In the wake of Blockbuster Video shutting down for good, there’s been a strange wave of nostalgia for the loss of a company that was generally disliked. There’s always a certain discomfort that comes with change and over time the villain who drove all the really good independent stores out of business ends up as a regular part of the landscape (and sometimes all you have left–see Barnes & Noble as the last standing bookstore in many communities).
I can’t say I was ever a fan of Blockbuster, nor a frequent client. The disappearance of my local branch won’t make any direct difference in my life but it is part of a continuing worrisome tradeoff that we’re making as a society, choosing the lower prices and convenience of the digital realm over retaining jobs and revenue in the local community.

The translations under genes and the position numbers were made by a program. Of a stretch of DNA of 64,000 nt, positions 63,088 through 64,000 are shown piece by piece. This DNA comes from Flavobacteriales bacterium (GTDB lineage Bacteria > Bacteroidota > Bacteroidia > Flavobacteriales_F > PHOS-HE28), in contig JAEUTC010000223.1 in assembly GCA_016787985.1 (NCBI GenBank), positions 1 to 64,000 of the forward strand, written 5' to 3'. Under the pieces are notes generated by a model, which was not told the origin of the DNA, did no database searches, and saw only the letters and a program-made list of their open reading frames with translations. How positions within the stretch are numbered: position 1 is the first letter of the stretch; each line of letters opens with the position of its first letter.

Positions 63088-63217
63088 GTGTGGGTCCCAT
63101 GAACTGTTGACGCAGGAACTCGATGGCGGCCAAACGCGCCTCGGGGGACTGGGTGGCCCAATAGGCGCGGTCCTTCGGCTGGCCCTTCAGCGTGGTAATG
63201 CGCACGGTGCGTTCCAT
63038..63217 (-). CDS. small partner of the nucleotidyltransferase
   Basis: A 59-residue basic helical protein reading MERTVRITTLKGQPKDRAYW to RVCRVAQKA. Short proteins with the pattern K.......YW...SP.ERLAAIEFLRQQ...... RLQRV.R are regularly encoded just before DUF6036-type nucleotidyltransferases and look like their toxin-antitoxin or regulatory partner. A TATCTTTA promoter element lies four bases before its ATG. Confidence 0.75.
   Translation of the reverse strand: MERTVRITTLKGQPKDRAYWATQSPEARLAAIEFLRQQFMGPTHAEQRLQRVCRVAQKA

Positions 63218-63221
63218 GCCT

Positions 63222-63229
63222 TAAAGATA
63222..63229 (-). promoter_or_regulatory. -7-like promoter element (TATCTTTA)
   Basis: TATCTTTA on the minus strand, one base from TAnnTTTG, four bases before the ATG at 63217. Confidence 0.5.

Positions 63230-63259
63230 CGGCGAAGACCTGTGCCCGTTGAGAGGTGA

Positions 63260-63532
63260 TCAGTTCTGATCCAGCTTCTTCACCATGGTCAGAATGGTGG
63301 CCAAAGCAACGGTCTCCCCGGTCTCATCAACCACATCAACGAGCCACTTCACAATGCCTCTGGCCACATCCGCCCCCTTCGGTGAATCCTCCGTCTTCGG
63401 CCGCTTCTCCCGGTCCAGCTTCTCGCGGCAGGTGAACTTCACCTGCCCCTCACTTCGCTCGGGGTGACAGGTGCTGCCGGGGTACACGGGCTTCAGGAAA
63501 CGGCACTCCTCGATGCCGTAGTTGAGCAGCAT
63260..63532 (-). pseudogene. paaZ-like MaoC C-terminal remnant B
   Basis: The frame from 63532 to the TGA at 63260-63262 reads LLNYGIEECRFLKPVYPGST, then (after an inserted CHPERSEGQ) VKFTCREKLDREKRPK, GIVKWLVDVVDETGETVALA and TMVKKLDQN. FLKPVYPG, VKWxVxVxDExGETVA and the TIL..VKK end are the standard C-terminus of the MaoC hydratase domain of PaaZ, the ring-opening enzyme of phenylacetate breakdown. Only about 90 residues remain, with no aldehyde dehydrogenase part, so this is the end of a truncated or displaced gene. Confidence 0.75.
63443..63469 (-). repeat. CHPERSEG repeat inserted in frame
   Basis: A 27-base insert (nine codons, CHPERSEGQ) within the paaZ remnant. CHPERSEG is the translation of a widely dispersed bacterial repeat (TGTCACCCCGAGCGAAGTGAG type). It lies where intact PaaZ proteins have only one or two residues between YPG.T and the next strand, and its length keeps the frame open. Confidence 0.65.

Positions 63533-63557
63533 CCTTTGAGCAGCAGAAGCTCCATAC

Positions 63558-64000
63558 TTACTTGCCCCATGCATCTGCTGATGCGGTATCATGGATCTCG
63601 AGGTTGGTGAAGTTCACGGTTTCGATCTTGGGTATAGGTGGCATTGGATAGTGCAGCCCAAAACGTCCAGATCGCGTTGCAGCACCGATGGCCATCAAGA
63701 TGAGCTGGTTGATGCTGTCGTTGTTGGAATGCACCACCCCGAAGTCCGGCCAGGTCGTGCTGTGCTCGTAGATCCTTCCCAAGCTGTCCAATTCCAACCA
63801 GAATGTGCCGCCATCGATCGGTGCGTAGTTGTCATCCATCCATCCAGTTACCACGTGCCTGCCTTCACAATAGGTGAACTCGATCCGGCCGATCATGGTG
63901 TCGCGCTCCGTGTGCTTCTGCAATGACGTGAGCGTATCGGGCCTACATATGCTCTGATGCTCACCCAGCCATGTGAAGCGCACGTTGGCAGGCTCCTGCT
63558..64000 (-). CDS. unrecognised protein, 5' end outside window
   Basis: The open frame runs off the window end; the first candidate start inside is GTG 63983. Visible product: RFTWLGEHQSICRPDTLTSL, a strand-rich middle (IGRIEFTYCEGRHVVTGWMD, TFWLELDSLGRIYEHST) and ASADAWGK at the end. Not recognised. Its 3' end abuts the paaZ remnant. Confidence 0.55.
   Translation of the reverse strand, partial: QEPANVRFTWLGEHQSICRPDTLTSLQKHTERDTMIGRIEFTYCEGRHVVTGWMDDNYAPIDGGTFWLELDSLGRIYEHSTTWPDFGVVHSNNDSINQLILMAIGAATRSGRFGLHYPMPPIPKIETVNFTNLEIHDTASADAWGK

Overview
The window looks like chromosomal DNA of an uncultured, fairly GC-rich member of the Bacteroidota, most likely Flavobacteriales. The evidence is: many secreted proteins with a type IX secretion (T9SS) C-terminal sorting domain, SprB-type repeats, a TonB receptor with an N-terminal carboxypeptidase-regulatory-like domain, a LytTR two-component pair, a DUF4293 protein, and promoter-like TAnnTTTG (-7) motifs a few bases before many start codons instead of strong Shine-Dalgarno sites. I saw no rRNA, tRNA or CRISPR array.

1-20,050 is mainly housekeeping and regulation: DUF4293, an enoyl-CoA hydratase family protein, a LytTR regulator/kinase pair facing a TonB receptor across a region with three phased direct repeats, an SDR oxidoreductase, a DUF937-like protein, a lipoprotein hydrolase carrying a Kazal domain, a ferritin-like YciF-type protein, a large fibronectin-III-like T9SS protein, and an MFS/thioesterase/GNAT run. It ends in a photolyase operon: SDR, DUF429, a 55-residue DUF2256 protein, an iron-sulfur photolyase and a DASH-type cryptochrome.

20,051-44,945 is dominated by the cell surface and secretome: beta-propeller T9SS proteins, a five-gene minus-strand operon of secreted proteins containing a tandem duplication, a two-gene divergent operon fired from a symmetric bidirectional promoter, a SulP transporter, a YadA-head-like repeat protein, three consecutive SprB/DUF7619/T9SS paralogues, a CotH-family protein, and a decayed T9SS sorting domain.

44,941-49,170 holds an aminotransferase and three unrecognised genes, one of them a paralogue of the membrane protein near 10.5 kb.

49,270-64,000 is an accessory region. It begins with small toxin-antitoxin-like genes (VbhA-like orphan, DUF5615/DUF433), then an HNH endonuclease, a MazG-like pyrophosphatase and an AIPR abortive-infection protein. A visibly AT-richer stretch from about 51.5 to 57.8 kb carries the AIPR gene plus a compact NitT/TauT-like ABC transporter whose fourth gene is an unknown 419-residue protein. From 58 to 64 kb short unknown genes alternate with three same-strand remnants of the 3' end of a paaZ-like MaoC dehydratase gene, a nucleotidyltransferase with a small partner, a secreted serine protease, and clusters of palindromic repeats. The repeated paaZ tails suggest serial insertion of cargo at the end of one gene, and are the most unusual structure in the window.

And like all old timers dealing with change, I reserve the right to wax poetically about how things used to be (at least when I’m not busy shouting at kids to get off of my lawn). With that in mind whippersnappers, behold the majesty that was the Video Store: